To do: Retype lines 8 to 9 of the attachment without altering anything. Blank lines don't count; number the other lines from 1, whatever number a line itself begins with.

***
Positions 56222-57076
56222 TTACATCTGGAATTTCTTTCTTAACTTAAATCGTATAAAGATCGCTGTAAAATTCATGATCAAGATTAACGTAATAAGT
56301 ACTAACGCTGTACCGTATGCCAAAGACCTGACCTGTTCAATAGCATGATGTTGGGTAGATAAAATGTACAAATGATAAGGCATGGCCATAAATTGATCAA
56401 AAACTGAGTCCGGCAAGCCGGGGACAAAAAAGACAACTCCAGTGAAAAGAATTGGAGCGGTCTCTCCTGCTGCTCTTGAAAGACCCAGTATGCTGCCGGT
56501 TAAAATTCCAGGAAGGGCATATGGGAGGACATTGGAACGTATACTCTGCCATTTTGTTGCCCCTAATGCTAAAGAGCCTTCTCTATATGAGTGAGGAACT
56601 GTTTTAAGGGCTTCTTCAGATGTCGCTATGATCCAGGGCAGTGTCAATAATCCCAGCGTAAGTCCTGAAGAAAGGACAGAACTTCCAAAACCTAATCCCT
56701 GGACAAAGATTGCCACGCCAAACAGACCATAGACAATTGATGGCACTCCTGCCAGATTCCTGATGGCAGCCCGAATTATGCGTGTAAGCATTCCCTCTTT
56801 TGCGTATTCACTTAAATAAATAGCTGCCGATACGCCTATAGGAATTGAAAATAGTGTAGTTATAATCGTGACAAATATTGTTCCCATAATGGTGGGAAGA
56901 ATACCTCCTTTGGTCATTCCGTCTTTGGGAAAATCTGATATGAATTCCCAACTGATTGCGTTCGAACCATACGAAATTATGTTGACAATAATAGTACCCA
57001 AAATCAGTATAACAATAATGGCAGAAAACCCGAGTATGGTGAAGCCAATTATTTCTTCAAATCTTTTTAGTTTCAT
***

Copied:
56801 TGCGTATTCACTTAAATAAATAGCTGCCGATACGCCTATAGGAATTGAAAATAGTGTAGTTATAATCGTGACAAATATTGTTCCCATAATGGTGGGAAGA
56901 ATACCTCCTTTGGTCATTCCGTCTTTGGGAAAATCTGATATGAATTCCCAACTGATTGCGTTCGAACCATACGAAATTATGTTGACAATAATAGTACCCA